| 3:43 am on May 23, 2014 (gmt 0)|
Ok cool, I've decided to make it optional.
| 5:09 am on May 23, 2014 (gmt 0)|
I've made some changes that I'm hoping will help. Suggestions that are made throughout the checkout process. I think that is where people need the most coaching. Thanks again guys.
| 7:18 pm on May 23, 2014 (gmt 0)|
It's also come to my attention that my prices were a little high. I'm learning that you don't just charge based on how cool YOU think the item is, but what it may be worth to the customer. It's likely that a lot of people have come to my site and seen something cool that they liked, but then search around for a better price. Damn internet, lol. But yeah, I've lowered my prices and my profit margins are a bit smaller, but gaining clients is more important right now, then I can start offering more, and charging more. I always want to offer fair and low prices, but I always want to be able to put food on the table, too, so we'll see how that goes.
| 7:44 pm on May 23, 2014 (gmt 0)|
Yes it pays to know the competition. Time spent comparison shopping gives you a good chance to see the same things your own shoppers are likely to have seen and maybe see soething you could do to stand out while staying profitable. A gift registry or gift certificates or special packaging are some things to consider.
| 8:35 pm on May 23, 2014 (gmt 0)|
I feel like there are just a lot of risks in the beginning. I have sold items on eBay with the Buy It Now option, and made profits, but just a few sales here and there.
Last week, I posted a bunch of regular auction-style listings starting at $.99, and I sold every one of them. However, I lost a good chunk of change.
The silver lining was that I was able to see what people were getting excited about, I made new contacts, got my brand out there, gained followers and new customers.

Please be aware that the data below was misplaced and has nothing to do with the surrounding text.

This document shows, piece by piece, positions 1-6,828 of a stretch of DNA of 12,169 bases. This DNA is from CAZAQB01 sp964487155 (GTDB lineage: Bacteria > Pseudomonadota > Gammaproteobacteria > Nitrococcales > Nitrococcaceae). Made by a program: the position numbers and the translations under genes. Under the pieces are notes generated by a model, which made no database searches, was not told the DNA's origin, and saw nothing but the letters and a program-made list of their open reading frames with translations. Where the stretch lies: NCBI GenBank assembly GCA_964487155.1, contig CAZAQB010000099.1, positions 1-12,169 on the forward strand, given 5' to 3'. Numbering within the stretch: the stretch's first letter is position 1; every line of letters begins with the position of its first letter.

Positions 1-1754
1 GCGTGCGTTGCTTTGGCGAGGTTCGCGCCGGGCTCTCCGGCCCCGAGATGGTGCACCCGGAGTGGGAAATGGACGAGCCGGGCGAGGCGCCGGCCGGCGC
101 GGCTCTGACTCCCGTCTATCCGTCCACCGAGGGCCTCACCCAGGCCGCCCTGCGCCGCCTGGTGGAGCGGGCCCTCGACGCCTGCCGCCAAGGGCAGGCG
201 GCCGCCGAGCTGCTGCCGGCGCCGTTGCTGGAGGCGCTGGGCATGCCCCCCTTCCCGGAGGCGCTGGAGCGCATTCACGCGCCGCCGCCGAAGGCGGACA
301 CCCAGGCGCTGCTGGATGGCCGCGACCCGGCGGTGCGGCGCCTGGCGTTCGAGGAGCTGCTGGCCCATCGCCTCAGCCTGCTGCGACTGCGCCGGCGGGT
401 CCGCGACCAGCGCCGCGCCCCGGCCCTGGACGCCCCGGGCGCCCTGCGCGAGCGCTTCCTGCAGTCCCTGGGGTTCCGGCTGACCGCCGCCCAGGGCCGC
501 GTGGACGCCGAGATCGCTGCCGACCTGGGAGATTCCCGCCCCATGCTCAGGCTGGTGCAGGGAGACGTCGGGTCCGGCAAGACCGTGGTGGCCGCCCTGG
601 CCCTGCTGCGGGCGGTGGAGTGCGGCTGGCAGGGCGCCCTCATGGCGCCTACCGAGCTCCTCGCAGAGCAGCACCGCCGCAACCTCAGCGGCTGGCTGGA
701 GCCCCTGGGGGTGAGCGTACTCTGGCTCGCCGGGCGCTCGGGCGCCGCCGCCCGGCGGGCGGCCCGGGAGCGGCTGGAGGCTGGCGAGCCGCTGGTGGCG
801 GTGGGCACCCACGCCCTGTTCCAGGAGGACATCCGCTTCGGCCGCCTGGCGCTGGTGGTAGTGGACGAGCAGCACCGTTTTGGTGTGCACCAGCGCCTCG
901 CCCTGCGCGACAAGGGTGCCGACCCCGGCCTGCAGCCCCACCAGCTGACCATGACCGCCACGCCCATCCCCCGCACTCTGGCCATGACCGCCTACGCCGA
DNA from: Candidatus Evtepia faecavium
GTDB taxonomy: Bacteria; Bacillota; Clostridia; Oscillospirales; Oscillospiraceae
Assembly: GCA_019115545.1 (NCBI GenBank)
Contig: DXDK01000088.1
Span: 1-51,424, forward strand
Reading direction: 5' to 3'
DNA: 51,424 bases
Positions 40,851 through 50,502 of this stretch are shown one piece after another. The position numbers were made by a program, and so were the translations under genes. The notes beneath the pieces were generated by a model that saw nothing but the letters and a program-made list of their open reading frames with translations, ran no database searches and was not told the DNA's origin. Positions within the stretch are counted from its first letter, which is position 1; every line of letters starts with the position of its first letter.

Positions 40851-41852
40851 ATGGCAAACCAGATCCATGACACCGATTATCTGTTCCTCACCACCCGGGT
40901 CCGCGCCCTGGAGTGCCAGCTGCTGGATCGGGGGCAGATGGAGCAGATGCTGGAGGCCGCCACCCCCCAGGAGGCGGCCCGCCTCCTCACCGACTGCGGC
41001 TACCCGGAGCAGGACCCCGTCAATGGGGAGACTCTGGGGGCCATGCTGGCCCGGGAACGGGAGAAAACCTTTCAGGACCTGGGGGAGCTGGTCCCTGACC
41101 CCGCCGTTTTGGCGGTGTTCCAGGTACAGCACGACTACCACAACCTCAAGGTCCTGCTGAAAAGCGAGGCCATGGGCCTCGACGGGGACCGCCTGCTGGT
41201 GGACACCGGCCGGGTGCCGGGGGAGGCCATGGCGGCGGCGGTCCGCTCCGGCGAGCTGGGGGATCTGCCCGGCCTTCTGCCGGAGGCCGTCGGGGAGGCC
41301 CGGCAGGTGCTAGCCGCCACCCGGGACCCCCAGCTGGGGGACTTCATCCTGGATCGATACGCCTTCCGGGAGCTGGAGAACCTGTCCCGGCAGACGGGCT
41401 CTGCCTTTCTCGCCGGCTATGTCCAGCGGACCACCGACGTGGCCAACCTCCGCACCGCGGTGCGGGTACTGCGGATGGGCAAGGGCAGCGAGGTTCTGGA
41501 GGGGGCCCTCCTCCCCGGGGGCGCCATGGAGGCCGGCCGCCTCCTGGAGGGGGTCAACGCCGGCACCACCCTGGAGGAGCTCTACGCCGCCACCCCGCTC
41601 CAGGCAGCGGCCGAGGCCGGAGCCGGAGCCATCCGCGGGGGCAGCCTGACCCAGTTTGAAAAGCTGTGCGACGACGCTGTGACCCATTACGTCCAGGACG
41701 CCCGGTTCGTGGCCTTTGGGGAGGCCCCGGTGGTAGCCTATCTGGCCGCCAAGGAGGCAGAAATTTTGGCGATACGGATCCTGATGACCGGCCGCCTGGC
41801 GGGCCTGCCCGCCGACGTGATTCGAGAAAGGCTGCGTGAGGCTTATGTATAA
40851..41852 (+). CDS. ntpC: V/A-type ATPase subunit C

Now I've squeezed the prices tight on my website. Perhaps the same things won't occur, being that there aren't expensive selling fees, etc. But I'd at least like to be able to cover what I've been paying to run the business.
| 9:50 pm on May 23, 2014 (gmt 0)|
Ah! Classic capitalism at work: goods and services at market value acceptance and willingness. Most folks don't get it that profit is such a skinny thing, particularly in world markets. We'd all like 100% ROI but that's highly unlikely! :(
| 2:09 am on May 24, 2014 (gmt 0)|
This is why manufacturing your own products and/or, at least having your own brand... is always a good thing. It helps elevate you out of the rat race of price comparison shopping. I couldn't even do this business, just retailing. I'm not sure how some of you guys do it... I'd go insane.
| 6:27 am on May 24, 2014 (gmt 0)|
Whatever it is I'm doing it feels like a good first step. I'm happy to say that I've gotten my first sale on the website, and two sign-ups. Heavily due to what I've been learning here, so thanks.
| 4:51 am on May 27, 2014 (gmt 0)|
So I was excited to have gotten an order on my website, however there are still a number of abandoned carts. Is there anything else that has worked for you guys? I feel like there is so much I have in place already.
I just added graphics on the first checkout page that state "Free Shipping", "Lowest Price Guarantee", "14-day Return Guarantee".